Comment by Diarmaid MacCulloch
I will lay my cards on the table straight away; I was hugely cheered to watch the clip of Edward Colston’s statue being chucked in the Avon in the middle of one of my favourite British cities. I frequently passed him during my 17 years living in Bristol, and I have to say that at the time I never gave Colston (1636-1721) much of a thought, apart from the vague knowledge that he was a city benefactor, and that his name was all over the place.
Now, having been educated better, I know better: that his money was made in a pioneering enterprise of the Bristol slave trade; this statue had been put up only in 1895; that it was unpopular from the start and that the public appeal for it failed, so that the instigator ended up mostly paying for it himself; that Colston had been adopted as part of a Victorian campaign to glorify the city’s mercantile past and present, with careful lack of attention to the slavery element in all that glorious wealth.
The Victorian inscriptions on Colston’s monument are nauseating in their praise of him, once you notice the deafening silence in the information they convey. In recent years, all this correction of history has led to a sustained agitation in Bristol to have Colston’s image removed from this honoured public place, and it is in the face of continued hand-wringing and inertia on the part of city authorities that direct action has led, in the words of a deliciously savage (if temporary) interpolation of wit in his Wikipedia entry, to his winning “the inaugural Bristol diving championship of 2020 with a well-received forward tumble, scoring 8.8 points”.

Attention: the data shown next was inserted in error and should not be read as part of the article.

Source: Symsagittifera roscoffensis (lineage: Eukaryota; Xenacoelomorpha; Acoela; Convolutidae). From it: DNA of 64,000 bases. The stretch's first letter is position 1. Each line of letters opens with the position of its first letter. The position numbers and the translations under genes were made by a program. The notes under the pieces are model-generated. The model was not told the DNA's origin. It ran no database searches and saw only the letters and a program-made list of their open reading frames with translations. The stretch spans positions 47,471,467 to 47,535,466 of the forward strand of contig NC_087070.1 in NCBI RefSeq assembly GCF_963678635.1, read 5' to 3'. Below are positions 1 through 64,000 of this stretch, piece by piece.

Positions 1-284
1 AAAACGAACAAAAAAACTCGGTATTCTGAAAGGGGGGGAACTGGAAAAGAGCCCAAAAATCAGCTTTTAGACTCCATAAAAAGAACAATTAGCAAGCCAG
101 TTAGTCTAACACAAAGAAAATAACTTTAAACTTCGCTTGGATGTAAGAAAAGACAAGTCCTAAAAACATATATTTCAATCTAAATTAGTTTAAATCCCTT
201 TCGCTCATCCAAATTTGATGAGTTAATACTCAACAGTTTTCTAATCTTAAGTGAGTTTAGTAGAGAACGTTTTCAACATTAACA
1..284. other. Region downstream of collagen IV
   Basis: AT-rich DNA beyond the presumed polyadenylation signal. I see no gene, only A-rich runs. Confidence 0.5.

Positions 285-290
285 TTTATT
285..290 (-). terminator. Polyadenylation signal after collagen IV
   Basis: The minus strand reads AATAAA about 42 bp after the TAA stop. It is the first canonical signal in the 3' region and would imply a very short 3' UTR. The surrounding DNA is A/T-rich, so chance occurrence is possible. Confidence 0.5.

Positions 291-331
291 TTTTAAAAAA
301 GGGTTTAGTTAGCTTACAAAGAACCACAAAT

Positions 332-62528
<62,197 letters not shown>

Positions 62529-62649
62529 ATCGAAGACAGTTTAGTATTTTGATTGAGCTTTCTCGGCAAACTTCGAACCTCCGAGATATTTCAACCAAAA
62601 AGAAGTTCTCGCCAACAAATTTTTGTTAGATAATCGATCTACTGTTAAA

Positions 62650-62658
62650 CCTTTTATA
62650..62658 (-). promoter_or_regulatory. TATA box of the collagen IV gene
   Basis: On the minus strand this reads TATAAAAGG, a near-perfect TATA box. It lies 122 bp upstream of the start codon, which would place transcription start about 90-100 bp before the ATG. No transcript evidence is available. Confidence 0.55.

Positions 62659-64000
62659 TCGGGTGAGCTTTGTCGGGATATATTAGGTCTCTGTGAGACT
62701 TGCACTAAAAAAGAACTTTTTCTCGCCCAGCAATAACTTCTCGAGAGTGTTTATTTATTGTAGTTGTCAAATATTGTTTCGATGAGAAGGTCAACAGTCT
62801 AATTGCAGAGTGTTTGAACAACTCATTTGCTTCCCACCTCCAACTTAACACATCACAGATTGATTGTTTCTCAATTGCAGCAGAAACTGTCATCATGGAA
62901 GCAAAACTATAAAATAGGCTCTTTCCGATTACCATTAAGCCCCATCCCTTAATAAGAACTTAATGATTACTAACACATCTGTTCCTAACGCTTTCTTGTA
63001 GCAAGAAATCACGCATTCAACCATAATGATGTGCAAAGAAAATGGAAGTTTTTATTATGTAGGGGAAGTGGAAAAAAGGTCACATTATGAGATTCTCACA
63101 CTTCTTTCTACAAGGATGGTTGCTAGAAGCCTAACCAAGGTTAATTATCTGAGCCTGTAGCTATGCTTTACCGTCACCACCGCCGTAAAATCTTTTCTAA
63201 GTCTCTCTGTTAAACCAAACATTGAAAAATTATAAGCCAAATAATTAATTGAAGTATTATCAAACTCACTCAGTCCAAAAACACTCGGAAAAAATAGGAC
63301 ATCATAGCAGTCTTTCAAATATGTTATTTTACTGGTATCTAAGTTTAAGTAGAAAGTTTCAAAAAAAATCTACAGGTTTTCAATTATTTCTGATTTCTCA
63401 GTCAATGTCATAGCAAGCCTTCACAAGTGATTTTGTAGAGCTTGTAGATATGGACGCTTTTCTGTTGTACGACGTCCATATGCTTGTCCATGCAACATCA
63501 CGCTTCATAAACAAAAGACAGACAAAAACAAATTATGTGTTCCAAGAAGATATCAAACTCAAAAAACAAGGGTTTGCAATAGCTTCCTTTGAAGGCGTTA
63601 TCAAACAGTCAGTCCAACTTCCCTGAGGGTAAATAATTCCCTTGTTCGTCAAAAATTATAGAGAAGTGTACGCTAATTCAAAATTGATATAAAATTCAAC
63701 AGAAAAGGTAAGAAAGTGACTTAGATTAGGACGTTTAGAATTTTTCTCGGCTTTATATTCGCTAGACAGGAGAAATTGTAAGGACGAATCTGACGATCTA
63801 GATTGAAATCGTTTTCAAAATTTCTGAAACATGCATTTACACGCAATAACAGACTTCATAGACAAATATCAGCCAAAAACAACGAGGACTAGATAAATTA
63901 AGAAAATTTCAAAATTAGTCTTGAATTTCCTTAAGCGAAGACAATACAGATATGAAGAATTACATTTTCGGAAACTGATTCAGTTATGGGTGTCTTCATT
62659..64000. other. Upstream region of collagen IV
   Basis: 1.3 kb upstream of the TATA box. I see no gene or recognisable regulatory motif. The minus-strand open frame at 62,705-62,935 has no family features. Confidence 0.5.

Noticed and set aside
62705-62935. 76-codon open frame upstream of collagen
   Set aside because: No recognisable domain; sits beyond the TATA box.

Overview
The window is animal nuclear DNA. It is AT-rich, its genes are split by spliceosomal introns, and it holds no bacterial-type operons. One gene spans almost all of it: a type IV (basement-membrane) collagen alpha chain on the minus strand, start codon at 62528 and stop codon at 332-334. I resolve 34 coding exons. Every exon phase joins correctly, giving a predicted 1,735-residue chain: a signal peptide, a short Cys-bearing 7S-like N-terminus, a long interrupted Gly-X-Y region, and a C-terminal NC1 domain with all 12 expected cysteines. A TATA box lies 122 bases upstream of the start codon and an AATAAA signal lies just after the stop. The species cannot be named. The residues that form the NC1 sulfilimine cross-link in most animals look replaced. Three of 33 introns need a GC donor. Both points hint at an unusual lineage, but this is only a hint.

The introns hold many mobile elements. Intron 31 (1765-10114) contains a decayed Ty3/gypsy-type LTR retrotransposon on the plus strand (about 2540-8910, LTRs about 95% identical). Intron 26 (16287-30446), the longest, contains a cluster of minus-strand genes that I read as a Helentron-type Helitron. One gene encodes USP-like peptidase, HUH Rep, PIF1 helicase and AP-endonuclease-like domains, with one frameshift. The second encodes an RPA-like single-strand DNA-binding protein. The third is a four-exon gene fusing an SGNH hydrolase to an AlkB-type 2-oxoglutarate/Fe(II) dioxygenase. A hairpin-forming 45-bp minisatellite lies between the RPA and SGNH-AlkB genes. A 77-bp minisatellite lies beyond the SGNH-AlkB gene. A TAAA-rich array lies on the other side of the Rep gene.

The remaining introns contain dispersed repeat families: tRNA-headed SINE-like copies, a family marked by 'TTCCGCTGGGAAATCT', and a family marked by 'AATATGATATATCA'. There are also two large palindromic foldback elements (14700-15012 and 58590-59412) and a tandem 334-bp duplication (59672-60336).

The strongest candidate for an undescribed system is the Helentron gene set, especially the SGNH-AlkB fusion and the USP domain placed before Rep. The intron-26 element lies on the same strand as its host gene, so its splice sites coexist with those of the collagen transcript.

I felt the same sense of justice done when a day or so later, I saw the burning of a statue of King Leopold II of the Belgians in Antwerp, and the subsequent removal of the charred remains by the local authorities. Few single actions have done more than this to stimulate a proper discussion in Belgium of Leopold’s criminal activities in the Congo, subsequently entangling that hitherto relatively blameless kingdom in a century and more of catastrophes in central Africa.
Likewise, the dethronement of a host of Confederate statues in the southern states of America has been inspiring to watch. I read the Facebook lament of one Southern lady that her history was being taken away from her in the demolitions. I was too polite to riposte to a stranger, but should have said: “No, Madam, it isn’t your history being taken away from you, but the lies you were told as a little girl, while your comfort zone was bounded by statues deliberately erected in the Jim Crow era to intimidate black people and celebrate the stealing of their political rights from them by the resurgent Confederate elite. Up till now you have never been given the resources to challenge those lies; now you have.”
Beyond these examples, I read a great deal of why-oh-why lamentation: where will it all end, goes up the cry? You can’t wipe out the past. What about John Newton, who wrote How Sweet the Name of Jesus Sounds while still involved in all the sadism and exploitation of the slave trade? What about Elizabeth I, who financed Drake in his voyages that involved enslaving people? What about Edward I, who expelled all the Jews from England? What about St Paul, who clearly had no problem with the institution of slavery?